The nearly six-year-old and, slightly more impressively, the four-year-old made it all the way to the end of the Archaeology Museum, the reward being, finally, clapping eyes on an actual mummy. Corona restrictions meant only one group of four people was allowed at a time – actually, Corona restrictions make most things far more pleasant, really. Reactions were, as to be expected, mixed. Both kids were in equal parts repelled and fascinated. We went through the exhibition solidly, twice. The most famous body is that of Windeby I, originally thought to be a female, but later proven to be male, and now just called The Child of Windeby. Windeby I (who preceded the less well-preserved Windeby II) is one of the best preserved bog bodies found in Germany and lived some time during the Iron Age. It felt so very, very fitting to finally introduce my slightly revolted children to a shrivelled, bronzed body of such historical importance, in our own backyard. Ötzi it may not have been, but it was a moment nevertheless,

Having trawled through history, we were in need of sustenance. My father instilled in me the simple luxury of a good museum or art gallery cafe and so we treated ourselves by paying a visit to Occo, the Konditorei that sits near the water on the museum’s grounds. We needed to fuel up to hit the Baroque gardens behind the Schloss. A cream-filled Frisian Torte was in order. And Pommes because, for pete’s (peat’s?) sake, this is Germany.

The Baroque gardens are a lovely bonus and the perfect spot to walk off four kilograms of cream. They also house the Gottorf Globe, which we didn’t quite make (see earlier part about being there with two small children). We’ll be returning to Schloss Gottorf often, in the future, so we put it on the list of things to get to then. The Gottorf Globe, by the way, is a replication of the first planetarium which Friedrich III commissioned in the 1600s. It’s a huge globe – the world as it was known then mapped on the exterior – which you can sit in and admire the celestial bodies in the night sky, as they would have appeared on night back in the 17th century.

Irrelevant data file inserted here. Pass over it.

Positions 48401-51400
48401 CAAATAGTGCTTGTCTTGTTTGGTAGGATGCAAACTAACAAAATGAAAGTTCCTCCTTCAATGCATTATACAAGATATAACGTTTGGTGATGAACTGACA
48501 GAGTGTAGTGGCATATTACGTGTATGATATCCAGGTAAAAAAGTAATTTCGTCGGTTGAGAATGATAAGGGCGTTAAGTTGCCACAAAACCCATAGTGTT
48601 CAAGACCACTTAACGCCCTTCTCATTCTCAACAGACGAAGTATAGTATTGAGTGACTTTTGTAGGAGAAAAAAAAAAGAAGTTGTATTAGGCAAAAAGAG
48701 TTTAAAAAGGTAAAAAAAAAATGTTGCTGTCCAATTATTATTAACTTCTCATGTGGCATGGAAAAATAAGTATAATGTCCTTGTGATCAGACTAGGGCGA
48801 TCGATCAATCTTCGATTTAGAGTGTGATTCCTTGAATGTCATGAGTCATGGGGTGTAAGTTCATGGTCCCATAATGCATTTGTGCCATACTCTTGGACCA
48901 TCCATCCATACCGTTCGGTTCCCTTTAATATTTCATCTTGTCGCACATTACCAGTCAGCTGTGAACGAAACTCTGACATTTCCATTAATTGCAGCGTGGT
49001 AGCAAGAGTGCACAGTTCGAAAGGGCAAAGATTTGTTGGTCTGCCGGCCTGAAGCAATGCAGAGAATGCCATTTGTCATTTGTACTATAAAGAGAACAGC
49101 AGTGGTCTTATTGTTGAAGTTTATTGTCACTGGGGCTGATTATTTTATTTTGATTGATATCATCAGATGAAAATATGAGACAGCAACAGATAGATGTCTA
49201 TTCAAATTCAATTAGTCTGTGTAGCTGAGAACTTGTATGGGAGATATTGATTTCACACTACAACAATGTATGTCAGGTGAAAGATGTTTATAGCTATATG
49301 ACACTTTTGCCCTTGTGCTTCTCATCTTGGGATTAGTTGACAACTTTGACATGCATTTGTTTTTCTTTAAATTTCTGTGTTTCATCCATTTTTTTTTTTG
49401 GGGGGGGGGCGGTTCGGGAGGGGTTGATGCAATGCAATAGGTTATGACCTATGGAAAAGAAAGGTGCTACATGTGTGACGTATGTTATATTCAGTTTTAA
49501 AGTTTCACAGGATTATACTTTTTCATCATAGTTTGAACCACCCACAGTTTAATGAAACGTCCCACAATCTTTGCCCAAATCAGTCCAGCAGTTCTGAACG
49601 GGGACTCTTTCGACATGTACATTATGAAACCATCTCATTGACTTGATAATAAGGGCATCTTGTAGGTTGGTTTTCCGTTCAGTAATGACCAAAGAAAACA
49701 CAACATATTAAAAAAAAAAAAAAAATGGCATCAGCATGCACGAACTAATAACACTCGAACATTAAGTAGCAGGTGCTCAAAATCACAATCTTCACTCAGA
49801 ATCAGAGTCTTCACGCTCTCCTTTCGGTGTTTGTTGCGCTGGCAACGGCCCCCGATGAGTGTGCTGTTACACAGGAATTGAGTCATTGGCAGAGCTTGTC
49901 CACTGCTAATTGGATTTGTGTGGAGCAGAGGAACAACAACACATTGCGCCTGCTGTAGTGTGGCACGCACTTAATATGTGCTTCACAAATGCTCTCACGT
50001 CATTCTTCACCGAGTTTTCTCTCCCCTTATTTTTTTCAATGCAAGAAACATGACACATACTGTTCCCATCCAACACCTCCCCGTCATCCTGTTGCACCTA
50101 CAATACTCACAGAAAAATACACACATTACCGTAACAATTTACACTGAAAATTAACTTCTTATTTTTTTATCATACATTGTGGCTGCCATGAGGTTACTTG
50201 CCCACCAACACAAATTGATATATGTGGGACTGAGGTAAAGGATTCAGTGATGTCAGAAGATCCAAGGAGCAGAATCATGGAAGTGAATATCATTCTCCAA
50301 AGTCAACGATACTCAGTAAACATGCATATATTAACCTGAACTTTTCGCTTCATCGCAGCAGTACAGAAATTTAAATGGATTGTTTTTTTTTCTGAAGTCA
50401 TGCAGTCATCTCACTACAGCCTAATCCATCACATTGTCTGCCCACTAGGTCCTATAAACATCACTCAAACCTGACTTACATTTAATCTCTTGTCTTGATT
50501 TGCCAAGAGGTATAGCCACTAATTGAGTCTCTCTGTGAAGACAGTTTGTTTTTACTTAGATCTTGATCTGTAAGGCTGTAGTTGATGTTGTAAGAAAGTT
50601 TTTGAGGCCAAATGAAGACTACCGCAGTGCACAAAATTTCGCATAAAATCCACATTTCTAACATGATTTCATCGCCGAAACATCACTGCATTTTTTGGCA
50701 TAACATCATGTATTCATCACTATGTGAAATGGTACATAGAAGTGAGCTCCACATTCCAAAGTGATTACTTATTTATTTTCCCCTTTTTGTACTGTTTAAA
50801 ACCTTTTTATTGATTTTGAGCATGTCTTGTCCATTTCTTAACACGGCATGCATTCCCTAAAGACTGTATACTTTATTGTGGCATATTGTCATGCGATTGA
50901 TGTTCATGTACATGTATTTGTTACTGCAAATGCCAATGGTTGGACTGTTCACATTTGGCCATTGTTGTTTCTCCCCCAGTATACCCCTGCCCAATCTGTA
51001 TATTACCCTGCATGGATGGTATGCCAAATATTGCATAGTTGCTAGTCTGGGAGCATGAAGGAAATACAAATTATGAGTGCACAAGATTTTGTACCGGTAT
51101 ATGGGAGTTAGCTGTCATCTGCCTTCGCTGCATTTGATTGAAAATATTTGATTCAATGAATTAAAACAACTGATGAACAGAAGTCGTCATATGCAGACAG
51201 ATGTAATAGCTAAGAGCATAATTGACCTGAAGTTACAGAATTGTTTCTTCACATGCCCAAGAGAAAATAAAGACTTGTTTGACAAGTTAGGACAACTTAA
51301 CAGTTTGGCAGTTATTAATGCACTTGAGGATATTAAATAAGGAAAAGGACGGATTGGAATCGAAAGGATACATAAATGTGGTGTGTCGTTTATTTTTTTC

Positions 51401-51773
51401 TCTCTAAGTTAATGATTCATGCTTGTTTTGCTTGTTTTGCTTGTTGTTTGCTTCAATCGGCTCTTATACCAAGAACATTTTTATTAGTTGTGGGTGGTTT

We chose to wander the gardens instead and let the kids stretch their legs without being told not to touch anything every ten seconds. From the very back of the gardens, elevated, the Globe, the pond with the statue of Hercules and, in the distance, the Schloss all stretch out in front of you.

Next time we’ll hit the Museum of Art and Cultural History and the Globe. But I think I’ll be getting another slice of the Frisian Torte … you know, to keep up my energy.

Postcards Series

We usually stay home for the summer holidays anyway, saving our days and money for an annual trip to Australia. This year we’re even more pointedly ‘holidaying at home’ what with Corona and all it has brought with it. In an effort to write during a time of my life I have even less time to do so than usual (kids at home more, working at home during an unusual semester) and in an effort to show you a little more of my adopted homeland, I thought I’d write postcards from our adventures this summer.

2 Comments

  1. Torsten

    20 August, 2020 at 11:57 am

    Thank you for your dedication for North German history. Are the Moorleichen still in the basement? My sister (then 5 years old) refuses to go there without knowing what (who) was on display.

  2. Stefan

    31 August, 2020 at 7:41 pm

    If you havent been there i recommend the castle in Glücksburg. Its a nice looking little thing and you can even enter the torture room in the basement.